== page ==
- Madame Chrysanthème (1955)
- Symphony No. 1 (1950)
- Symphony No. 2 A Pastoral Symphony (1959)
- Symphony No. 3 (1964)
- Symphonic Studies (1938)
- Concerto for String Orchestra (1949)
- Cortèges, Fantasy Overture (1945)
- Divertimento for Chamber Orchestra (1962)
- Elegiac Rhapsody for Strings (1963)
- Hallé Overture
- Improvisations on a Theme by Constant Lambert (1960)
- Light Music for Strings (1938)
- Suite from Madame Chrysanthème
- Overture for Farnham
- Prisoners' March – from film The Captive Heart
- Music from film The Cruel Sea
- Street Corner Overture
- Theme, Variations and Finale
- Triptych for orchestra
- Cello Concerto (1966)
- Clarinet Concerto (1936–37)
- Oboe Concerto (1947)
- Piano Concerto No. 1 (1939, revised 1942)
- Piano Concerto No. 2 (1951)
- Concerto for Two Pianos and Orchestra (1968)
- Violin Concerto No. 1 (1948)
- Violin Concerto No. 2 (1956)
- Concertante Pastorale for flute, horn and orchestra (1951)
- String Quartets
- String Quartet No. 1 (1939)
- String Quartet No. 2 (1954)
- String Quartet No. 3 (1965)
- Concertante for Piano and Violin (1937)
- Concerto for Ten Instruments (1961)
- Clarinet Quartet (1948)
- Quintet for Piano, Oboe, Clarinet, Horn & Bassoon (1963)
- Piano Quintet (1968)
- Sonatina for Flute, Oboe and Piano (1936)
- Suite for Flute, Viola and Harp (1968)
- Theme and Variations for Two Violins (1937)
- Piano Trio (1962)
- Violin Sonata (1960)
- Viola Sonata (1937, revised 1953)
- Cello Sonata (1949)
- Suite for Treble Recorder & Piano
- Elegy for Guitar (1971)
- Ballade in G sharp minor (Dated Christmas 1929)
- Piano Sonatina (1949)
- Four Romantic Pieces (1953)
- Bagatelles (1938)
- Ballade (1967)
- The Creel: suite for piano duet
- Carmen Vitale: choral suite
- A Canticle of Man: chamber cantata
- The God in a Cave: cantata
- Medieval Diptych 962
- Practical Cats for speaker and orchestra
- Tankas of the Four Seasons
- Canzonet from A Garland for the Queen (France n.d.)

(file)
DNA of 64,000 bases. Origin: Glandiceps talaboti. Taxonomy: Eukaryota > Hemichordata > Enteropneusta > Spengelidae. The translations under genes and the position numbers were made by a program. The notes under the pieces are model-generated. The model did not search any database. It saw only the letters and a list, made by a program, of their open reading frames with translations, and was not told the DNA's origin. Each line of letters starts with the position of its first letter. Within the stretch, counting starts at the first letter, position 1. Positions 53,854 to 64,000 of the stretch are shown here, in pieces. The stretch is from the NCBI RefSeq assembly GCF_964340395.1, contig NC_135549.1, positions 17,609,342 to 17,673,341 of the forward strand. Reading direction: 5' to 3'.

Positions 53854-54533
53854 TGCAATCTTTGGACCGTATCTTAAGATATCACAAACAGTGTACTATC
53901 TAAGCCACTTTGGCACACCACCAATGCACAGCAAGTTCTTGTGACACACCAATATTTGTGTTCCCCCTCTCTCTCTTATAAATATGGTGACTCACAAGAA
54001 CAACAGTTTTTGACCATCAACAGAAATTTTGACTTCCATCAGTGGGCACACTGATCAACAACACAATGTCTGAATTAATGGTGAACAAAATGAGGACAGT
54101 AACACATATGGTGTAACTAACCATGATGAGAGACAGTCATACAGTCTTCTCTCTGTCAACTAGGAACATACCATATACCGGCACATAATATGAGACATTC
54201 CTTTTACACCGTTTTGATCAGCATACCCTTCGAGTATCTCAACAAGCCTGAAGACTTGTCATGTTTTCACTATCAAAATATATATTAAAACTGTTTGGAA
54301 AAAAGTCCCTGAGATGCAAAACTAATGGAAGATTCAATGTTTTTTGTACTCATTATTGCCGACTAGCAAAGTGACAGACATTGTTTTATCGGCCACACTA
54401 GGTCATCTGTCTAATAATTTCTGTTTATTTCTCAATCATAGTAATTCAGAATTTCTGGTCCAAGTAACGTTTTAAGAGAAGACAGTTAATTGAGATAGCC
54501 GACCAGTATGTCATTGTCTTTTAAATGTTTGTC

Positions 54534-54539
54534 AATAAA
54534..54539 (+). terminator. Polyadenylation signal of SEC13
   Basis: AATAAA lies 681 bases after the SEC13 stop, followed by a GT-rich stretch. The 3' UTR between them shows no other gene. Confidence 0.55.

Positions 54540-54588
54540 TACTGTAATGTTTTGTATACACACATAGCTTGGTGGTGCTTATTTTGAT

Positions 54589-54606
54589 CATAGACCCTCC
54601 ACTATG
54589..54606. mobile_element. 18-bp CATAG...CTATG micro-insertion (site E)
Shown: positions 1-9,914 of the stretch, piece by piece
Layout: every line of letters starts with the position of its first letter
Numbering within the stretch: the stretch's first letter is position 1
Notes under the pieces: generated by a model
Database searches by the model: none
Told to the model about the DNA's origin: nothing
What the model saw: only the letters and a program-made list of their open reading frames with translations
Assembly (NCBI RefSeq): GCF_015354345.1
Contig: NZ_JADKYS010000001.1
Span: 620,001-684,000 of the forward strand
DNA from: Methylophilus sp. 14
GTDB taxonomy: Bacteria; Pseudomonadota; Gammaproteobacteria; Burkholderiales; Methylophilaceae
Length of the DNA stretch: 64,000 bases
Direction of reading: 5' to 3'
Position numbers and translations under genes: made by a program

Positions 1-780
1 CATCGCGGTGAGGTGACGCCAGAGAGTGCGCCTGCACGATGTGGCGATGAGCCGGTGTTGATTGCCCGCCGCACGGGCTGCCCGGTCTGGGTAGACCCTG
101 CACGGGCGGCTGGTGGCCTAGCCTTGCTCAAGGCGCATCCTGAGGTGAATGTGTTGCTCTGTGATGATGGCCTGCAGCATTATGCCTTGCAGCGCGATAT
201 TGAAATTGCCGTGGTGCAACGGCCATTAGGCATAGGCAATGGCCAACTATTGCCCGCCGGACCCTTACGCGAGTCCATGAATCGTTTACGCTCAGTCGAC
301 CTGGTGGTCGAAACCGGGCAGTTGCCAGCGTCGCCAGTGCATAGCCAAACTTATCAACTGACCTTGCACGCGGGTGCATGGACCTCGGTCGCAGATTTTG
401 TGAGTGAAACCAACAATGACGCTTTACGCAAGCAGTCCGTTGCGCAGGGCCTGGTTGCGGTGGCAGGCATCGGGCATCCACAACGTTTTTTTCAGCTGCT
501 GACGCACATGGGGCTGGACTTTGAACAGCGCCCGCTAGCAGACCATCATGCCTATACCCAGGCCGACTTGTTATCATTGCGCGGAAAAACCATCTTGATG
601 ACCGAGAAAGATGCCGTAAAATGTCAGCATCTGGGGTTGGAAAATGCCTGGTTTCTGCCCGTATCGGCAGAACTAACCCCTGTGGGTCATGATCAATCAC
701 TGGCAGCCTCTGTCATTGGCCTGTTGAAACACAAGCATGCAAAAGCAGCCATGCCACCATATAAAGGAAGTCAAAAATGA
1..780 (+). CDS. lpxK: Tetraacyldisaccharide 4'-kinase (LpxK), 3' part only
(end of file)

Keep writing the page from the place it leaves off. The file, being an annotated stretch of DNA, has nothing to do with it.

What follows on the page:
- Four Seasonal Songs
- Lament for a Sparrow
- The Oxen
- A Rose for Lidice
- Three French Nursery Songs
- We Three Merry Maids
- Two Songs to Words by John Fletcher
- Saraband (with Ernest Irving)
- Scena Rustica for soprano and harp
- Two Fish
- Anon. 2006. "Alan Rawsthorne", on The Friends of Alan Rawsthorne website. Retrieved 2011-10-14.
- Anon. 2015a. "Alan Rawsthorne". Oxford University Press website (retrieved 2015–06–11).
- Anon. 2015b. "Alan Rawsthorne", Naxos Records website. Retrieved 2015-06-11.
- Belcher, John M. 1999a. "Orchestral Works" (booklet notes). Naxos Records 8.553567.[full citation needed]
- Belcher, John M. 1999b. Booklet notes to Rawsthorne: Cello Concerto, Symphonic Studies, Oboe Concerto. Naxos Records 8.554763.
- Dressler, John Clay. 2004. Alan Rawsthorne: A Bio-Bibliography. Bio-Bibliographies in Music, no. 97. Westport, CT: Praeger. ISBN 0-313-30589-7.
- Evans, Peter. 2001. "Rawsthorne, Alan". The New Grove Dictionary of Music and Musicians, second edition, edited by Stanley Sadie and John Tyrrell. London: Macmillan Publishers.
- France, John. n.d. "English Choral Music: A Garland for the Queen". MusicWeb International (accessed 18 September 2018).
- Green, Gordon. 1971. "The Pre-War Years". Programme note for Alan Rawsthorne Memorial Concert, Wigmore Hall, 24 November 1971.
- McCabe, John. 1999. Alan Rawsthorne: Portrait of a Composer. Oxford and New York: Oxford University Press. ISBN 0-19-816693-1.
- McCabe, John. 2004. "Rawsthorne, Alan (1905–1971)". Oxford Dictionary of National Biography (online edition), Oxford University Press. Retrieved 2011-10-14. (subscription required)
- Swynnoe, Jan G. 2002. The Best Years of British Film Music: 1936–1958. Woodbridge, Suffolk; Rochester, NY: Boydell Press. ISBN 978-0-85115-862-4.
- The Friends of Alan Rawsthorne – includes list of published works, discography and essays
- Leicestershire Schools Symphony Orchestra – Norman Del Mar, Norma Fisher and the composer following a performance of the 2nd Piano Concerto at the Fairfield Hall, Croydon in 1967
- Cello Sonata Reviews
- Alan Rawsthorne on IMDb